Powerful storms hit Alabama early this morning in an area that has not yet fully recovered from tornadoes that left the community in despair last year
Chief Deputy Randy Christian told the Birmingham News: “The hardest hit area at this time includes Oak Grove and Center Point through Clay and Trussville. Several homes are reported destroyed and numerous reports of injuries have come in to our call center.”
Jefferson County EMA official, Bob Ammons said: “We have major, major damage.”
Chief Deputy Coroner Pat Curry told The Birmingham News that those killed in the storms were identified as 16-year-old Christina Nicole Heichelbech of Clay, and 83-year-old Bobby Frank Sims of Oak Grove.
The Birmingham News reported that Christina Nicole Heichelbech’s body was found among debris next to her family’s pool after her house was destroyed.
Bobby Frank Sims was found dead after his entire home was flung about 200 feet away from its foundation by the force of the storms.
Oak Grove was hit hard in April when tornadoes ravaged Alabama, killing about 240 people, though officials said none of the same neighborhoods were struck again. Officials had to reschedule a meeting Monday to receive a study on Alabama’s response to the spring tornadoes.
Yasamie Richardson, a spokeswoman for the Alabama Emergency Management Agency, said: “Some roads are impassable, there are a number of county roads where you have either debris down, trees down, damage from homes.”
Stevie Sanders woke up around 3:30 a.m. and realized bad weather was on the way. She, her parents and sister hid in the laundry room of their brick home as the wind howled and trees started cracking outside.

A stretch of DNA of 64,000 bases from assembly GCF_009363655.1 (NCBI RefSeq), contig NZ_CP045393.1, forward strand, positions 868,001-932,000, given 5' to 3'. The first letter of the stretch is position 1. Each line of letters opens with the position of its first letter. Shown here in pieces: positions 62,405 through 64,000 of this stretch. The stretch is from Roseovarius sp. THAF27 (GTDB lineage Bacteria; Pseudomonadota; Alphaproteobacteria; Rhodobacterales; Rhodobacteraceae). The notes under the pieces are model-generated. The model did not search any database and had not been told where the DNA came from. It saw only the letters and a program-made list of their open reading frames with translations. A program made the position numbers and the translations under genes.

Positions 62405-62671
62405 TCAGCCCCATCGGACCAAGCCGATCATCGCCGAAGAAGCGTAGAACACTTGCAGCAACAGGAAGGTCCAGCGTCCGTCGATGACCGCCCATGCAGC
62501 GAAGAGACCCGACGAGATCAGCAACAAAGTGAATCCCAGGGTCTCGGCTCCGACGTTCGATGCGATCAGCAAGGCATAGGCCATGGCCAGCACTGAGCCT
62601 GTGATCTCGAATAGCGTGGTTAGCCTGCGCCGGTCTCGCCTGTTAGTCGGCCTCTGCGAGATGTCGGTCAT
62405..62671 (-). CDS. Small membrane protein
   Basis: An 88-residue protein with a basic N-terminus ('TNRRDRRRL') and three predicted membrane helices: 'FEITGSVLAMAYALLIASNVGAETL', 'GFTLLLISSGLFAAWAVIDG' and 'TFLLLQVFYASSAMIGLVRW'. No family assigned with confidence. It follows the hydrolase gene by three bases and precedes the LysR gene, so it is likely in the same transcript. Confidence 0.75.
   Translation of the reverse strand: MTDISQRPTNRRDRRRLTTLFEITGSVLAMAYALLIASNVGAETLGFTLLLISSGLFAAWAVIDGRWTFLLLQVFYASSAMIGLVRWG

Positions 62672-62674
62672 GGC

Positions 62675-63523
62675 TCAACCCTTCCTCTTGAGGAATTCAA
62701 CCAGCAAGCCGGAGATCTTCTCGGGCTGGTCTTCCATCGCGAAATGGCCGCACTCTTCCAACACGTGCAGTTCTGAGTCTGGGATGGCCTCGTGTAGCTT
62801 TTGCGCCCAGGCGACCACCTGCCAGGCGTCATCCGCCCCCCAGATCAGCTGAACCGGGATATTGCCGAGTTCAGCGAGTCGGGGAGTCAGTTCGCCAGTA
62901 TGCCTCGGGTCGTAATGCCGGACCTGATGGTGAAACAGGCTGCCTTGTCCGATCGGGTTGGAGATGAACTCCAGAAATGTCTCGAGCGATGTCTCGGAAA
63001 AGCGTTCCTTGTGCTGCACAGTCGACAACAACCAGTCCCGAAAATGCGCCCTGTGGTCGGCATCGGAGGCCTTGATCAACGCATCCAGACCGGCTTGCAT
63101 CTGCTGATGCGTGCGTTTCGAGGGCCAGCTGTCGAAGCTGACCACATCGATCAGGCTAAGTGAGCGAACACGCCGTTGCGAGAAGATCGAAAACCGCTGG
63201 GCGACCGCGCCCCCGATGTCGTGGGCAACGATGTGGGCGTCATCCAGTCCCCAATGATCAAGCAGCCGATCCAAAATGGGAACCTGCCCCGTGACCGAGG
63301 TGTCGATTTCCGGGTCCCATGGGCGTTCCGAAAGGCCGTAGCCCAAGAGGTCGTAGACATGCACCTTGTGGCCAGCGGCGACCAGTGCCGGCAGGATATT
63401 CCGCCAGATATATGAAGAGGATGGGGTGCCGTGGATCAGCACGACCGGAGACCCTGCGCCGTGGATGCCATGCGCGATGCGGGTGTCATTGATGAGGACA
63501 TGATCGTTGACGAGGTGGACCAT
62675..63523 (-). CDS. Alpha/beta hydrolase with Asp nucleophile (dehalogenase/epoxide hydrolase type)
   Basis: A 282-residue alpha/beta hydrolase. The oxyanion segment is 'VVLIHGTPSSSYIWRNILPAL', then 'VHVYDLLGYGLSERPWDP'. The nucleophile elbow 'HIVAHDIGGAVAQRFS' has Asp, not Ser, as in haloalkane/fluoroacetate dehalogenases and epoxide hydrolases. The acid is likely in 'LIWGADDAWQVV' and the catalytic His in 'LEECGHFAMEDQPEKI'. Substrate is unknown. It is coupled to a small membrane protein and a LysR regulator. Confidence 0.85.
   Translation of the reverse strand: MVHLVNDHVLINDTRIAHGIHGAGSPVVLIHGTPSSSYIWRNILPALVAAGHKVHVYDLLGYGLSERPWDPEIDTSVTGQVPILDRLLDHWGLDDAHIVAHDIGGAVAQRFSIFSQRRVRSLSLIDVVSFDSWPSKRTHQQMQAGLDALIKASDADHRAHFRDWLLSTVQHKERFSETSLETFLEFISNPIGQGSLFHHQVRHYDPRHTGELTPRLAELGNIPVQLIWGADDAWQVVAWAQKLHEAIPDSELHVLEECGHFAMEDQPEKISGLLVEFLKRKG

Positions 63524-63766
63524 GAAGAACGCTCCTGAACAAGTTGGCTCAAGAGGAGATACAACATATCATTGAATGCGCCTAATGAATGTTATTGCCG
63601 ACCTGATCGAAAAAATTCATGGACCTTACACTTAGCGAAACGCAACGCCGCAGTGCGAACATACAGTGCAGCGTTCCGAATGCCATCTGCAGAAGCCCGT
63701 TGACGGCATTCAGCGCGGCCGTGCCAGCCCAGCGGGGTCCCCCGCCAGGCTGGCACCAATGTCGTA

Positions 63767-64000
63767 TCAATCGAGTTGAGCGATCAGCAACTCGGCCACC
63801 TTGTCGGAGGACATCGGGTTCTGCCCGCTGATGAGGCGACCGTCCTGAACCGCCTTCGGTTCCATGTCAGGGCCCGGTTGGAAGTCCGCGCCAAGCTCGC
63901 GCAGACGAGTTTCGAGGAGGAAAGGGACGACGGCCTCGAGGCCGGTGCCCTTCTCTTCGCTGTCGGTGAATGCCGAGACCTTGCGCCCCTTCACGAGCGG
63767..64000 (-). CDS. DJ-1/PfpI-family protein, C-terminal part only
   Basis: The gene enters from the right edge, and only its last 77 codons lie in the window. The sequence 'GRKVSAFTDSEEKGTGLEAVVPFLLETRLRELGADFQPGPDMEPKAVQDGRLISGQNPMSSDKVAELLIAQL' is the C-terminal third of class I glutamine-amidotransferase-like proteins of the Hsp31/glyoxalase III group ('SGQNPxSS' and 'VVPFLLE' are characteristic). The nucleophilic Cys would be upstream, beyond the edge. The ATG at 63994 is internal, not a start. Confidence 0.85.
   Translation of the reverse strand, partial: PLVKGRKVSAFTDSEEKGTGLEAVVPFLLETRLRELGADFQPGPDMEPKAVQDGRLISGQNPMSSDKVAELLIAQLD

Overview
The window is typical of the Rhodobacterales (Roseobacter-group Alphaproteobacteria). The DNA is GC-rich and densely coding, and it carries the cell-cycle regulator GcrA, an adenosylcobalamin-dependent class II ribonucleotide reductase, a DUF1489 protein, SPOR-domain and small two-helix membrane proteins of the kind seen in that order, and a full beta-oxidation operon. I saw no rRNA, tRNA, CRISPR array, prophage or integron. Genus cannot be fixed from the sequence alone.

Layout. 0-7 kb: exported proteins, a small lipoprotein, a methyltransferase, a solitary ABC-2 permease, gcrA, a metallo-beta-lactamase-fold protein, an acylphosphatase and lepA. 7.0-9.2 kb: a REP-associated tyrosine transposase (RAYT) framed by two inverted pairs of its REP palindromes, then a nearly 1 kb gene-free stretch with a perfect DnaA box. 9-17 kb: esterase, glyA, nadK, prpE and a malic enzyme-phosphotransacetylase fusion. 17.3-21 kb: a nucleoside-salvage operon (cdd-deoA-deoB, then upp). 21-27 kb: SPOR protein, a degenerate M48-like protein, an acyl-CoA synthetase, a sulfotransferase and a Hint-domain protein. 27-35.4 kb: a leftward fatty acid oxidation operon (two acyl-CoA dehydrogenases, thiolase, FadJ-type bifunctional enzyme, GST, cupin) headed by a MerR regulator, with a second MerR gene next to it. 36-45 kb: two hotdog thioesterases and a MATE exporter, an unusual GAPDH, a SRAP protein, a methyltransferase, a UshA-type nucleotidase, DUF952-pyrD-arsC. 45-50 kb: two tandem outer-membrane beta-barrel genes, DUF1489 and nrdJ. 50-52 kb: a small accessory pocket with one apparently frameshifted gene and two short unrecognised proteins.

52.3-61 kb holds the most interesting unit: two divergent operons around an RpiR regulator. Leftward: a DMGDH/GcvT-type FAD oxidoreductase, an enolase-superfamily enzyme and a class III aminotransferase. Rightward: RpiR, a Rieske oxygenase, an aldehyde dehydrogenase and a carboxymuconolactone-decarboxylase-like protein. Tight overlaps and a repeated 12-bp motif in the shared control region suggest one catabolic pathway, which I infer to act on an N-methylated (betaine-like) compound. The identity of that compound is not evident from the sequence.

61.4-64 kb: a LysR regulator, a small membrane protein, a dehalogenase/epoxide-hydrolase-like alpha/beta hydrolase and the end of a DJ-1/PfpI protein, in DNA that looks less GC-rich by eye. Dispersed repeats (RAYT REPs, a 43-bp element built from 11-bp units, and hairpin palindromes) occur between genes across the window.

“You could feel the walls shaking and you could hear a loud crash. After that it got quiet, and the tree had fallen through my sister’s roof,” said Stevie Sanders.
The family was OK, and her father, Greg Sanders, spent the next hours raking his roof and pulling away pieces of broken lumber.
“It could have been so much worse,” he said.
“It’s like they say, we were just blessed.”
In Clanton, about 50 miles south of Birmingham, rescuers were responding to reports of a trailer turned over with people trapped, City Clerk Debbie Orange said.
In Mississippi, the National Weather Service was tracking a thunderstorm to the southwest of Hattiesburg that was producing wind gusts of 40 to 50 miles per hour.
These were the latest in a series of powerful January storms to have torn through the Southeast.
On Sunday, twisters downed trees and power lines in Arkansas leaving thousands without power.
A tornado tore into an area outside of Fordyce, some 70 miles south of state capital Little Rock, damaging houses and felling trees and power lines as it moved, according to Accuweather.com.
Accuweather carried reports of five other twisters touching the ground in Arkansas, which was pelted by soft-ball sized hailstones and buffeted by winds gusting up to 70 miles per hour.
As of late Sunday, roughly 13,400 homes were without power across Arkansas as the storms intensified, according to utility provider Entergy Arkansas, Inc.